Remember that this is staining the wood in the traditional fashion, not how Gibson or Finder shoot sunbursts today which is totally in the lacquer. In that case you keep feathering progressively darker coats of finish with a gun - completely different technique and completely different results. I have done bursts with tinted lacquer but not a tobacco burst so I didn't show any pictures.

I have also never done a full burst on mahogany - I have darkened the edges but again never tried the full tobacco burst. I would think that it will be hard to get the center of the burst light enough, you can spray amber but your back ground is pretty dark. Good luck.
 

Freeman Keller

Doctor of Teleocity
Joined
Aug 22, 2018
Posts
10,427
Age
77
Location
Washington
One more thing that I'm sure you know, mahogany is an open pore wood and if you want a smooth shiny finish you need to fill the pores. Gibson doesn't always fill pores on their less expensive models, they typically have a semi gloss or flat finish.

If I am staining mahogany I always put the stain on first, seal, then pore fill, followed by the actual finish. If I am tinting the finish (which is what I think you are doing) then I pore fill first, seal, apply the color or tinting finish, then clear coat. Again, you should work out the details on scrap.
 

eallen

Friend of Leo's
Joined
Jul 30, 2013
Posts
3,105
Location
Bargersville/Indianapolis, Indiana
For those with decent spray skills using a well adjusted spray gun rather than cans and wipe provides significantly better control for smooth transitions of bursts of any color including black. Spraying off the body with the ege of a fan rather than direct allows nice gradual color shift. When a brighter center is desired it can be helpful to lightly tack cloth off the overspray that can land in the middle of the body. It's not hard to get any variety desired if you've been doing it long enough or practice on scrap.

For gibson bursts, remembering they are using mahogany which is naturally an organgish brown helps. Many pieces require nothing only a yellow mist for the base color to accomplish a sun burst. The tobacco a little red misted on before the edge fade transitions.
 

Beebe

Tele-Afflicted
Joined
Jun 1, 2021
Posts
1,245
Location
Atlanta
Off to a good start. The Mahogany took on a nice orange color with the Boiled Linseed Oil.
 

Attachments

  • IMG_20221215_150333440~2.jpg
    IMG_20221215_150333440~2.jpg
    249.9 KB · Views: 6
  • IMG_20230123_113301767.jpg
    IMG_20230123_113301767.jpg
    124.6 KB · Views: 4
  • IMG_20230123_112804291_HDR.jpg
    IMG_20230123_112804291_HDR.jpg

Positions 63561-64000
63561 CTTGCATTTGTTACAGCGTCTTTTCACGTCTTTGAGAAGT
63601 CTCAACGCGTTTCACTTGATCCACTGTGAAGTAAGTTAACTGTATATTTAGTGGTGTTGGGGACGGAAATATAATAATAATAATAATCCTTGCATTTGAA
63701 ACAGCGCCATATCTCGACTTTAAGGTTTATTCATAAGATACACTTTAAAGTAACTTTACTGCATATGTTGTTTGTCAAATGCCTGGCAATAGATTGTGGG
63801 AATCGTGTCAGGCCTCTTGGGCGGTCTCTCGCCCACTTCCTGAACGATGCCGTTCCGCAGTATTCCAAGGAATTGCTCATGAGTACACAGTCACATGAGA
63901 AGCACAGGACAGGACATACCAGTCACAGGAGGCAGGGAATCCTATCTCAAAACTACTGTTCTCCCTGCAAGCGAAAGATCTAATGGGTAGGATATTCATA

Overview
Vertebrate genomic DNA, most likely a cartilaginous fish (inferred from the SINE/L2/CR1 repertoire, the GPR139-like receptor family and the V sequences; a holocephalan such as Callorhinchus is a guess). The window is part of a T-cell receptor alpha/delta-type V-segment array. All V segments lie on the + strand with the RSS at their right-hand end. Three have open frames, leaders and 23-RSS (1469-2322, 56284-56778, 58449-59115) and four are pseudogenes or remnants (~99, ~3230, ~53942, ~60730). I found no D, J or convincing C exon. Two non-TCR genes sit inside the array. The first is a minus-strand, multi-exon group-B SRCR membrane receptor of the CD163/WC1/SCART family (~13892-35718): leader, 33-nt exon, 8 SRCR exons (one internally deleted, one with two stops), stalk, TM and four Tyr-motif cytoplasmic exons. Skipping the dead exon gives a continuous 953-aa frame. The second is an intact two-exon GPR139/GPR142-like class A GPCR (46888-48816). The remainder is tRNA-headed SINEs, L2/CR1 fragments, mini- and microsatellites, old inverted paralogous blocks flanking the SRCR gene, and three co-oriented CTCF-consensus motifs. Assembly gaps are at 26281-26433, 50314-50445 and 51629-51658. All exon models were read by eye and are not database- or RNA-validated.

156 KB · Views: 6
  • IMG_20230123_112720949.jpg
    IMG_20230123_112720949.jpg
    185.6 KB · Views: 6

Beebe

Tele-Afflicted
Joined
Jun 1, 2021
Posts
1,245
Location
Atlanta
Grain filling with oil based filler.

I mix wet ground Mica in BLO.

It takes a couple applications, therefore a couple of days, but I like it.

It's pearlescent, so contributes a small amount to a nice sheen.

I make a paste and massage it on heavily. Let it sit. Wipe off gently against the grain, let sit, then finishing wiping it off.

I did this on the brown burst panel above but added Raw Umber pigment. The wood was sealed with previous application of BLO, so the pigment mainly stays only in the grain.

I rubbed it all over the neck as well, including the rosewood fretboard, once I saw that it was not coloring the grain against the dark wood. I know it's not necessary, or even advisable, but I really don't mind doing some finishing on rosewood. I'm not putting anything that won't wear off elegantly on there. Plus I can be sloppy with it, not have to mask, and it looks nice. At least that's my thinking.
 

Attachments

  • IMG_20230124_092543568.jpg
    IMG_20230124_092543568.jpg
    146.1 KB · Views: 13
  • IMG_20230124_091050135.jpg
    IMG_20230124_091050135.jpg
    128.7 KB · Views: 12
  • IMG_20230124_091353181.jpg
    IMG_20230124_091353181.jpg
    247.5 KB · Views: 11
  • IMG_20230124_090956780_HDR.jpg
    IMG_20230124_090956780_HDR.jpg
    128 KB · Views: 14

Beebe

Tele-Afflicted
Joined
Jun 1, 2021
Posts
1,245
Location
Atlanta
... and another bonus, I just found out, is that the Mica polishes the frets. That's Nickel dust on the rag.

I'm glad I leveled and polished up to 3000 grit already!
 

Attachments

  • IMG_20230124_094927788_HDR.jpg
    IMG_20230124_094927788_HDR.jpg
    148.3 KB · Views: 8

Beebe

Tele-Afflicted
Joined
Jun 1, 2021
Posts
1,245
Location
Atlanta
Grain filled and looking good.

This is the first project I've done with just Mica and oil as grain filler and I'm loving it so far.

I can fill the grain the rest of the way by spraying clear and leveling before color.

I did have to go back and wipe off oil leaching out of the pores multiple times a day.

There are some rough areas on the roundovers that might need another fill before spraying.

And as I learned when filling the neck, the Mica is abrasive, so it polishes the wood as well as filling. Probably also creating fine wood dust to help fill. Mica also breaks up easily, helping fill tiny valleys.

I'm hoping it has enough "tooth" to hold the lacquer, because it's looking too good to rough it up. Linseed oil doesn't dry glossy, so I'm pretty confident the shellac based homebrew violin spirit varnish will hold.
 

Attachments

  • IMG_20230126_093310079_HDR.jpg
    IMG_20230126_093310079_HDR.jpg
    169.8 KB · Views: 5
  • IMG_20230126_093336500_HDR.jpg
    IMG_20230126_093336500_HDR.jpg
    111 KB · Views: 5
  • IMG_20230126_093352425_HDR.jpg
    IMG_20230126_093352425_HDR.jpg
    139.8 KB · Views: 5
  • IMG_20230126_093435684_HDR.jpg
    IMG_20230126_093435684_HDR.jpg
    131.8 KB · Views: 5
  • IMG_20230126_093939983.jpg
    IMG_20230126_093939983.jpg
    101.4 KB · Views: 5




Top